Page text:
Maternal Health Task Force

MHTF Blog

Maternal Mortality is Down; What About Women’s Rights?

By: Jessica Mack, Senior Editor, Gender Across Borders, Manager, Global Health Strategies

The MHTF is soliciting reactions from the maternal health community to the newly released UN MMR data. Our hope is that, together, these comments will serve as a springboard for discussion and provide momentum towards MDG5.

This is cross-posted from Gender Across Borders 

Last week the UN released their global maternal mortality figures (http://www.reuters.com/article/idUSTRE68E19V20100915), which basically matched the figures released by the Institute of Health Metrics and Evaluation back in May http://www.nytimes.com/2010/04/14/health/14births.html – globally, maternal deaths have dropped by about 200,000 deaths per year.

What does it mean from a global feminist perspective?  While it means good things – a drop is obviously better than an increase — I think the fact that we haven’t had more progress can be explained in part by our failure to leverage the power of human rights arguments in our efforts to address maternal health.

That is, I think in this field we too often rely on the heart string-pulling ability of stories of mothers lost… without stressing the inalienable truth that women’s rights — human rights — are at a complete loss here.  We want leaders to act because they’d be terrible people if they didn’t, or because they’d be making poor economic decisions if they didn’t invest in maternal health…but not because they absolutely must – as part and parcel of our global efforts to protect and promote human rights writ large.

That is still an elusive message for feminists and activists in the maternal and reproductive health community.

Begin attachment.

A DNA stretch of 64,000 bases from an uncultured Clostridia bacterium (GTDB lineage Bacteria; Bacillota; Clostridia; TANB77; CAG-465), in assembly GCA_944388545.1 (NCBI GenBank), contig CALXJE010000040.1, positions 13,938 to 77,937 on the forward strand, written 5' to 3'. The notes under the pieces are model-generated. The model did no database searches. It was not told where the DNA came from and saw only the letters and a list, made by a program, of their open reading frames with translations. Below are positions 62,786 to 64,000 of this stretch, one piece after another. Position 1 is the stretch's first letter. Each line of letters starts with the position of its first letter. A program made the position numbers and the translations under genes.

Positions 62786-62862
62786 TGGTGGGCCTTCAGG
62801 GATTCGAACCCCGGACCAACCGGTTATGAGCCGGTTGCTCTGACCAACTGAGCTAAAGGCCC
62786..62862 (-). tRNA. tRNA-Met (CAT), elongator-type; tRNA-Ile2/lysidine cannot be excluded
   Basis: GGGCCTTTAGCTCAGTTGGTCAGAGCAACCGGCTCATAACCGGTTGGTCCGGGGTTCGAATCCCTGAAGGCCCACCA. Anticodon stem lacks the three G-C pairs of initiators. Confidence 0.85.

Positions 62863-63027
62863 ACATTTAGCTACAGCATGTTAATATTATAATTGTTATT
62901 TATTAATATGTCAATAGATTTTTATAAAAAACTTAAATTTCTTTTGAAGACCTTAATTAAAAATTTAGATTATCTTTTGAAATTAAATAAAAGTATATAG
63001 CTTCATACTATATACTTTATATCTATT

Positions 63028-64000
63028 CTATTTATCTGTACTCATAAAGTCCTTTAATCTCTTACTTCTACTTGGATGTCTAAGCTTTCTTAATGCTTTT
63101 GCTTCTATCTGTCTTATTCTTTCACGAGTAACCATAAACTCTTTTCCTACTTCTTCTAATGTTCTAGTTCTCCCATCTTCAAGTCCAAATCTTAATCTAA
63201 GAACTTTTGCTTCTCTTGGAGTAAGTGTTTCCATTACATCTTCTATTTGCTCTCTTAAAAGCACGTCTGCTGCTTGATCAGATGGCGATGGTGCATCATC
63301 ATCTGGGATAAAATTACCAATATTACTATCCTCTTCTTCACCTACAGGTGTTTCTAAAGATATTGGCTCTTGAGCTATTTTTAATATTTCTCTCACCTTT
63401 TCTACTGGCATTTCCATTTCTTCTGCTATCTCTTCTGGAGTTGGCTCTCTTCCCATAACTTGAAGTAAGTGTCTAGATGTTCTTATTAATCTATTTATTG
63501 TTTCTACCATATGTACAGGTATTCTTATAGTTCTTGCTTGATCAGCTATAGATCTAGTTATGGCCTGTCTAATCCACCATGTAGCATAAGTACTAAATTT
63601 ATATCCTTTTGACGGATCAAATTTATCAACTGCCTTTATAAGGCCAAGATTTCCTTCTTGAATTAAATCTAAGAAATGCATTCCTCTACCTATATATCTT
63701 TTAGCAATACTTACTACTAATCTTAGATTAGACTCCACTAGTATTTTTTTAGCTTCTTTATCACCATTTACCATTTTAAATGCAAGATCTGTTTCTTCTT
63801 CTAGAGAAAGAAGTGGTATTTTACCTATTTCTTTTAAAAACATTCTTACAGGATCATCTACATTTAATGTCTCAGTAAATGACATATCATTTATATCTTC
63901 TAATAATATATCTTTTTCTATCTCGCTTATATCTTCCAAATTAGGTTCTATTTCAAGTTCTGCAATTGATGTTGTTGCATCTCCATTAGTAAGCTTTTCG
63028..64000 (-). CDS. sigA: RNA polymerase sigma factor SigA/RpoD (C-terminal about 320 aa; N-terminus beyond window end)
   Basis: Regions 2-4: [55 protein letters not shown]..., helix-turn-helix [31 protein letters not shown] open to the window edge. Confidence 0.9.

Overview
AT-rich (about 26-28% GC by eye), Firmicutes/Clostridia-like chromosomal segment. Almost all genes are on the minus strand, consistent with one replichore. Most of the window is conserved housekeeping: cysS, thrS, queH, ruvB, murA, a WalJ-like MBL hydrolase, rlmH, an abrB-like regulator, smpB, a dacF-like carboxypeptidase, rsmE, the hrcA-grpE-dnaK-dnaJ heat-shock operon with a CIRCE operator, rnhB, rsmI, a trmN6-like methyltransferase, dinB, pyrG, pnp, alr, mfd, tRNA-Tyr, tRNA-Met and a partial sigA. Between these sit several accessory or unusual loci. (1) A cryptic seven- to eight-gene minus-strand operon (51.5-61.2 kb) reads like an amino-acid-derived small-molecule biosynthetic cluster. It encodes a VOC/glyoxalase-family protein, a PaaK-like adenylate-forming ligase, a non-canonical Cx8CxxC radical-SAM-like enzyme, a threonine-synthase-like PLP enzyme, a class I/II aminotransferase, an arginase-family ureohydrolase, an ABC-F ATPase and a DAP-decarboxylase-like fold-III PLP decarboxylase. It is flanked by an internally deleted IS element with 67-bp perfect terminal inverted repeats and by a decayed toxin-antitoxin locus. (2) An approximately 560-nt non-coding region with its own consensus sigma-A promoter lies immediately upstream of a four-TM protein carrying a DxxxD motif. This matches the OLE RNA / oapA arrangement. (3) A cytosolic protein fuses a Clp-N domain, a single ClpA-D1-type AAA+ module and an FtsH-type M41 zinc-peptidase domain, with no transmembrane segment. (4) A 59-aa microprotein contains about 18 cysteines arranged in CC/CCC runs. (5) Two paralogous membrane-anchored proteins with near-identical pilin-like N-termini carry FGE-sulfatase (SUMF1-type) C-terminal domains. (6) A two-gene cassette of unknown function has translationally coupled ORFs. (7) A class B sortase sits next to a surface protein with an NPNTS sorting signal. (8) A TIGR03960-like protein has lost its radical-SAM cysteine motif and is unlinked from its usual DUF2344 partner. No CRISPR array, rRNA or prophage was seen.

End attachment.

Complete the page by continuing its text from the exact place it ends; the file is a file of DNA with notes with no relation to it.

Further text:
In too many parts of the world, women simply don’t matter enough to others, or themselves, frankly, to spur enough change fast enough.  A woman can survive childbirth thanks to new technologies, only to be raped and shamed one week later, or see her daughter married off at twelve.  So maternal health indicators are really only one metric of a broader social justice issue that continues to plague the globe.

I was at the Women Deliver advocacy brunch http://www.womendeliver.org/updates/entry/women-deliver-and-partners-plan-to-urge-un-delegates-to-accelerate-action-o/ this morning, a powerful kick-off to an action-packed week at the UN, where global leaders and delegates will meet to review the Millennium Development Goals http://www.businessdayonline.com/index.php?option=com_content&view=article&id=13668:world-leaders-arrive-for-mdg-summit&catid=1:latest-news&Itemid=18. Graca Machel http://www.theelders.org/elders/graca-machel, international women’s rights advocate and spouse of Nelson Mandela, gave a rabble rousing opening speech where she made a simple but powerful point: women’s rights are human rights, and yet this fact has been running to catch up with our local, national, and global policies for decades.  We should be enraged and propelled by this injustice.  Women matter first and foremost because they matter; secondly because they are at the heart of development and growth for our families, communities, and economies.

Machel said the word “rights,” which I find is so often missing in the maternal and child health discussions, especially when it comes to the MDGs.  She foreshadowed a day when we wouldn’t need to come up with compelling economic arguments or tell one more horrible story about a woman in prolonged labor, waiting for the delivery of blood supply while her newborn dies inside her womb.  She foreshadowed the day when women would be prioritized, placed at the foremost of global development efforts because they…we…have been suffering from rights abuses on too many levels for too long.

That’s what these numbers mean to me – a clarion call to bring out the big guns, and raise the flag… women’s rights are human rights and no one can afford to ignore that fact any longer.

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